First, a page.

If you are not familiar with Timothy Willard and Jason Locy, you should be. Not only are they two of the most articulate, creative and thoughtful guys you’ll ever meet, they are unpretentious, unassuming and quite brilliant. Their new book, Veneer: Living Deeply in a Surface Society, should be required reading for everyone who has wrestled with the tension of living the life you want and living the life you live.
Tim is a musician, teacher and writer. Jason is a creative director and founding principal of FiveStone. Both have worked with big names and big brands but you’d have to dig around a little to figure which ones. I love that.
Veneer is the thin covering on wood that makes it looks nice. It hides the imperfections and masks what’s really below the surface. Veneer is also something people wrestle with because it’s easy to hide behind the things that make us look better.
Tim and Jason’s purpose for writing Veneer, quite ambitiously I must say, is to help people figure out who they are and how they are meant to live. I can’t say they deliver on this desire, but they do come close. If I have any complaint about the book, it would be the surprising lack of personal stories and struggles. (Full disclosure: I have known and worked with both of these guys throughout the years.) Instead, the book is held together by colorful, sometimes imaginary moments (presumably experienced by the author/authors), which capture the imagination and invite me into the story. I was able to hear a live presentation of Veneer at the Q conference in Portland, and their personal stories came to life and caused the audience to really lean in and appreciate the authors’ vulnerability. If only this could have come through in the book.
Veneer is divided into two major thought streams. The first is the language of culture—the world we live in—and the second is the language of God—the world we should live in more. Every chapter is deeply thoughtful (as it should be; they’ve been working on this book for years!). Their ability to listen and reflect upon the ancient voices of the past and bring them into the “modern family of God,” amid our over-connected, always-on culture is as refreshing as it is reflective.
I really appreciated their thoughts regarding online social connections (I’ve blogged about this many times) as they suggest that “browsing people” is causing “social consumption.” In addition, Tim and Jason’s commentary on modern-day church is quite poignant, especially for readers of this blog:
If we back up and look at the Christian landscape with as much objectivity as possible, we can’t help but notice how much society influences the church. From building architecture to worship style, the relevant church takes its cues from the Apples and Starbucks and U2s of the world. We’ve successfully bottled God with a neat worship funnel.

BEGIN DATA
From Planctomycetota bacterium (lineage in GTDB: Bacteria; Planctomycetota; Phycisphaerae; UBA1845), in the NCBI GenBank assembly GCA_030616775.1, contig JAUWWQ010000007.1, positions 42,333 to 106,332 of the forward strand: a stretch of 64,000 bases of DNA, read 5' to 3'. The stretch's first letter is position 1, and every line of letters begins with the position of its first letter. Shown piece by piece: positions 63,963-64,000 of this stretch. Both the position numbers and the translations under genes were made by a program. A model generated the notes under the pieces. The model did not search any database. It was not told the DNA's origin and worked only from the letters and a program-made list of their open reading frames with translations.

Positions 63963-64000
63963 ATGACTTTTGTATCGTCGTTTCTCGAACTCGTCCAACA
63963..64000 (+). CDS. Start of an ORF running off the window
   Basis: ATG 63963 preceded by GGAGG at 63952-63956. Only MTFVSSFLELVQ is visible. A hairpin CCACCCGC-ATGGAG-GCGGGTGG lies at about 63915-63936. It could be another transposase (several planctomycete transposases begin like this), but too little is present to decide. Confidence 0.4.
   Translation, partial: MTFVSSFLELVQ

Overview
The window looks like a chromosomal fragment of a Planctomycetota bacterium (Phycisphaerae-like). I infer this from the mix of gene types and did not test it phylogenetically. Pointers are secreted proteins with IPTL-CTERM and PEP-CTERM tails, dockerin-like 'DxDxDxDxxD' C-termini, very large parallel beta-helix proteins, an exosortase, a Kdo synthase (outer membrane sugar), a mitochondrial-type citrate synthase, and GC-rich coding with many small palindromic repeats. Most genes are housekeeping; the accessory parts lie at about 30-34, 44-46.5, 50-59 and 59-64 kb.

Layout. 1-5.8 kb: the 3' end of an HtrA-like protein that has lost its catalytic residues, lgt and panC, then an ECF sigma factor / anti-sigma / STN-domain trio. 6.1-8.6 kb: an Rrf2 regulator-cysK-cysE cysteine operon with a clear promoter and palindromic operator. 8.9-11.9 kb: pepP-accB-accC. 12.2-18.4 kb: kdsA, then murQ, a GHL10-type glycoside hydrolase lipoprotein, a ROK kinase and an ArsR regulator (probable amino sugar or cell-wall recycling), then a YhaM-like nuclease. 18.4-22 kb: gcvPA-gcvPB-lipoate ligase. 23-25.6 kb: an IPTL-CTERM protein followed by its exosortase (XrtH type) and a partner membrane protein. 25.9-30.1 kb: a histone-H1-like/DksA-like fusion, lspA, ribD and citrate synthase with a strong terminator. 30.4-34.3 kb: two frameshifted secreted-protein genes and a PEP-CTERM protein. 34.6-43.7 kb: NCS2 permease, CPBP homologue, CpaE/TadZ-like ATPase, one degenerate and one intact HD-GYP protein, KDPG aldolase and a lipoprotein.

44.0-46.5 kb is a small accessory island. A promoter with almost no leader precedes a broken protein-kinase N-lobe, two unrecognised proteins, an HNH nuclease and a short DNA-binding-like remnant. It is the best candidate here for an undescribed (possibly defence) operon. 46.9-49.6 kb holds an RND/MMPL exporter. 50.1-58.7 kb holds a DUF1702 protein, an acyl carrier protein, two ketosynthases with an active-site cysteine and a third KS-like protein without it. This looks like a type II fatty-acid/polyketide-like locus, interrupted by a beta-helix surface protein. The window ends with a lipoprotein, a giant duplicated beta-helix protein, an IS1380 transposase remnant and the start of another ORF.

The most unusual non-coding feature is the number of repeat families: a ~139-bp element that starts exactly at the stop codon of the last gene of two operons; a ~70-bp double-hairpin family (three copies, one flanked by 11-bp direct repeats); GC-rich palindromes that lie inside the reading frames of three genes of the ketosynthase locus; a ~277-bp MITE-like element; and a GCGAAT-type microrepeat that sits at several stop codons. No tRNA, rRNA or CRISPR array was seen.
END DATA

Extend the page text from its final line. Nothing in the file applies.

When you stand in the middle of two thousand people and the smoke is lifting with the lights and the guitar delay reverberates through the auditorium, you would be dead if you weren’t taken up by the experience. Your heart pounds, vocals soar. You see the worship leader on the nine-hundred-square-foot high-definition screen—cut to close up of hands on guitar—and become entranced. All your senses fire emotions. It’s overwhelming.
When we spend less than 2 percent of our week at church, it’s odd to think our time together should mimic what we experience every one of the previous six days. It should be two hours of the total other.
Stripping away veneer is an “inside-out” idea. It is one part renewal (inside) and one part exchange (outward). Renewal is about the “transformation that takes place at the deepest recesses of the human heart with the aid of the Holy Spirit.” Exchanges “allow our spirits to stretch” by replacing the language of culture with the language of God.
Tim and Jason suggest five renewals and five exchanges for ending the veneer in our lives:
Renewal: The inside work of the Holy Spirit
- Pursue renewal in your relationship with God and in your personal relationships.
- Pursue renewal of your life purpose.
- Pursue renewal in your reverence for God by countering idol worship.
- Pursue renewal in what and in whom you find reliance.
- Pursue renewal as a member of God’s family, the church.
Exchanges: Replace language of culture with language of God
- Exchange dissatisfaction for gratitude.
- Exchange getting for giving.
- Exchange hype for reality.
- Exchange transaction for relation.
- Exchange the common for the extraordinary.
It’s a terrible irony that Veneer will most likely get pushed aside amidst the more captivating headlines and hubbub of whatever orbit you’re floating in. Yes, you should immerse yourself in this book. Not because it will mesmerize or motivate, but because it will draw you back to what really matters. After all, we don’t need more instruction; we need more obedience. It’s a reminder we as communicators need more than anyone else.
More: Read our interview with authors Timothy Willard and Jason Locy.